Guaranteed asset protection, that mainstay of finance and insurance profits, is under pressure.
Demand for GAP policies -- which cover customers who owe money on their vehicles if they are stolen or destroyed in a crash -- is closely tied to new-vehicle volume.
And while new-car sales are expected to reach about 12 million this year, up from 2009's 10.4 million, they're still low compared with the 16 million-plus of several years in the past decade. "Our GAP sales are down from the high-water mark of the new-car industry of a couple of years ago," says Ron Coombs, COO of JM&A Group in Deerfield Beach, Fla. "There are fewer opportunities to sell GAP as fewer cars are sold."
GAP is still a big deal. A rough calculation suggests that sales of GAP policies on new vehicles should account for more than $500 million in dealership gross profits this year. That's based on an estimated GAP penetration of about one-third of all new-vehicle indirect loans sold through dealerships -- and an estimated dealership markup of about $300 for each GAP sale.
Dealers and companies in the business say GAP typically retails for $600 to $800. The dealership cost is about half.
But while dealerships are having success marketing other F&I products, such as extended service contracts or tire and wheel coverage, GAP is proving to be a harder sell.
GAP appeals most to the new-car customer who takes out a big loan compared with the value of the vehicle over the long term. That buyer risks being caught with a big loan balance if the car is stolen or totaled. Without GAP, the customer would be liable for that amount.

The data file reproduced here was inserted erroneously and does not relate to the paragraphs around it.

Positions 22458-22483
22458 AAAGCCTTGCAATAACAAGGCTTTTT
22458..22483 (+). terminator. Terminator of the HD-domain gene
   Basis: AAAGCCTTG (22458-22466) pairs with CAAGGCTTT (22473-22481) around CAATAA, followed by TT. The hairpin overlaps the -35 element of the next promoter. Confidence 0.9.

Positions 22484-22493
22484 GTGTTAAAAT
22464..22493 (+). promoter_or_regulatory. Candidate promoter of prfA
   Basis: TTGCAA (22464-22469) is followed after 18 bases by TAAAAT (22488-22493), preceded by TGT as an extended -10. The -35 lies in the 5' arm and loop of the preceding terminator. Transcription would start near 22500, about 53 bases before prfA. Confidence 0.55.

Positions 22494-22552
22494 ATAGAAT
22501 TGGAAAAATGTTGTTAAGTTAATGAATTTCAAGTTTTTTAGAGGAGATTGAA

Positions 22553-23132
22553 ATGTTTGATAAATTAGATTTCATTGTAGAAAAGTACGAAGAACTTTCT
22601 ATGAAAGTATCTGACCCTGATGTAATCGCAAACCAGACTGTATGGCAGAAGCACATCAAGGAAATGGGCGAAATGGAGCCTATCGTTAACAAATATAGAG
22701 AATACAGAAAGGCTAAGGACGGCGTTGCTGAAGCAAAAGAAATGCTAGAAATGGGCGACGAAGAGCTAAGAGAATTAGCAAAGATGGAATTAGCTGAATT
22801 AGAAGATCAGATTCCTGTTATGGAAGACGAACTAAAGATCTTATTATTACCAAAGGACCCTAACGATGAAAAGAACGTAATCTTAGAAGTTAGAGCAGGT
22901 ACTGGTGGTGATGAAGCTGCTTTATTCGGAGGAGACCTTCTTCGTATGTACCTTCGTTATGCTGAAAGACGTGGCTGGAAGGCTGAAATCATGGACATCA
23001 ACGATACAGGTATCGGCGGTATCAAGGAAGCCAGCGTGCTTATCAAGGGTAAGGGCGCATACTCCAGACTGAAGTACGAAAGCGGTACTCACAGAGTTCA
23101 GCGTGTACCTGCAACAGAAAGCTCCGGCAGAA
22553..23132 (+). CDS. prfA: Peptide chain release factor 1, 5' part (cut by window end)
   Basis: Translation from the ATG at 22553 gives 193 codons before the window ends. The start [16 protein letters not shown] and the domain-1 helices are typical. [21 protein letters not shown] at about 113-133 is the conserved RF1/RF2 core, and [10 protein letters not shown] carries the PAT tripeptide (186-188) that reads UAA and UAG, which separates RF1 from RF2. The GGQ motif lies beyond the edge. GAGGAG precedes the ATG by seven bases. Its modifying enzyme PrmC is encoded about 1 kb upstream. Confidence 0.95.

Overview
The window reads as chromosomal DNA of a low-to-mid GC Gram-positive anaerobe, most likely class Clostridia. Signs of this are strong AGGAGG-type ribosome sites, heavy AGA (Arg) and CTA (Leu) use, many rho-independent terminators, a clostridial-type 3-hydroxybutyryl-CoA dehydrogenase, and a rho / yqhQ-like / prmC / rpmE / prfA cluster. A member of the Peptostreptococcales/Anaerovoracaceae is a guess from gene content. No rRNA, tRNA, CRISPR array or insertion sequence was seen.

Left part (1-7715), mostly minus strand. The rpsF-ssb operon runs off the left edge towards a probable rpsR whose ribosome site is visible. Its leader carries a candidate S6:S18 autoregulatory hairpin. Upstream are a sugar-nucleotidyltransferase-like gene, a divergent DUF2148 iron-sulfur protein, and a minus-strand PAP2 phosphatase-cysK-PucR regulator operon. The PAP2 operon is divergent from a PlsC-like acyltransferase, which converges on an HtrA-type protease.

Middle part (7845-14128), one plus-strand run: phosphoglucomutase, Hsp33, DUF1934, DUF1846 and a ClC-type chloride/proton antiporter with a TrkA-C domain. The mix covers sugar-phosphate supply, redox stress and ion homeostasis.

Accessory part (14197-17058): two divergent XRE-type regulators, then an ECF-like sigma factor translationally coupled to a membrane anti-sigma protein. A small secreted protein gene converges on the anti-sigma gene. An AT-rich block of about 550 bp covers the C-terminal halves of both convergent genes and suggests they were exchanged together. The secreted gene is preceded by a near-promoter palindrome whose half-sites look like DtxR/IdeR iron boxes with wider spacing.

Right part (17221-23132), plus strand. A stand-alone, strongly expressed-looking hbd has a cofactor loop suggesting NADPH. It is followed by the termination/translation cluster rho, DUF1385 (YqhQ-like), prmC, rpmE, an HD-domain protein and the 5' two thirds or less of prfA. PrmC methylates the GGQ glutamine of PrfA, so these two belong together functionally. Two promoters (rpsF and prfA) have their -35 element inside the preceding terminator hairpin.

But auto lenders are keeping a lid on loan-to-value ratios and requiring bigger down payments to limit their risk. In April, the average loan was for 88 percent of asset value, according to the Federal Reserve Board. For all of 2007, the average was 95 percent of value.
A higher loan-to-value ratio made GAP more attractive to consumers. With less equity in the deal, they were more likely to be upside down. In addition, a higher ratio made it easier to finance GAP and other F&I products as part of the vehicle finance contract.
One positive factor for GAP sales is that loan terms are lengthening as people try to lower their monthly payments. According to the Fed, the average auto loan term is approaching 63 months as of April 2010, up from a recent low of about 59 months in the first quarter of 2009.
Captive finance company Ford Motor Credit Co. recently trimmed dealer prices for GAP a bit and put some internal marketing effort into promoting GAP sales to dealers. Ford Credit's GAP sales are up about 10 percent from the prior year, says spokeswoman Margaret Mellott, although she wouldn't say what Ford Credit's GAP penetration is.
Mike Fitzpatrick, dealer principal at Mike Fitzpatrick Ford in Union, Ga., says Ford Credit cut dealer prices by $5 to $135 for 60 months -- which, he says, makes Ford Credit GAP a bargain. The dealership charges a retail price of $699.
Tony Wanderon, president of Allstate Dealer Services in Jacksonville, Fla., says demand for GAP has held fairly steady -- except that new-vehicle sales are down overall, and that affects GAP sales.
"We still see positive consumer feedback," he says. "Lenders are very positive about the product. We don't see demand decrease, but we see volumes decrease just because sales are down. We haven't really seen consumers backing off."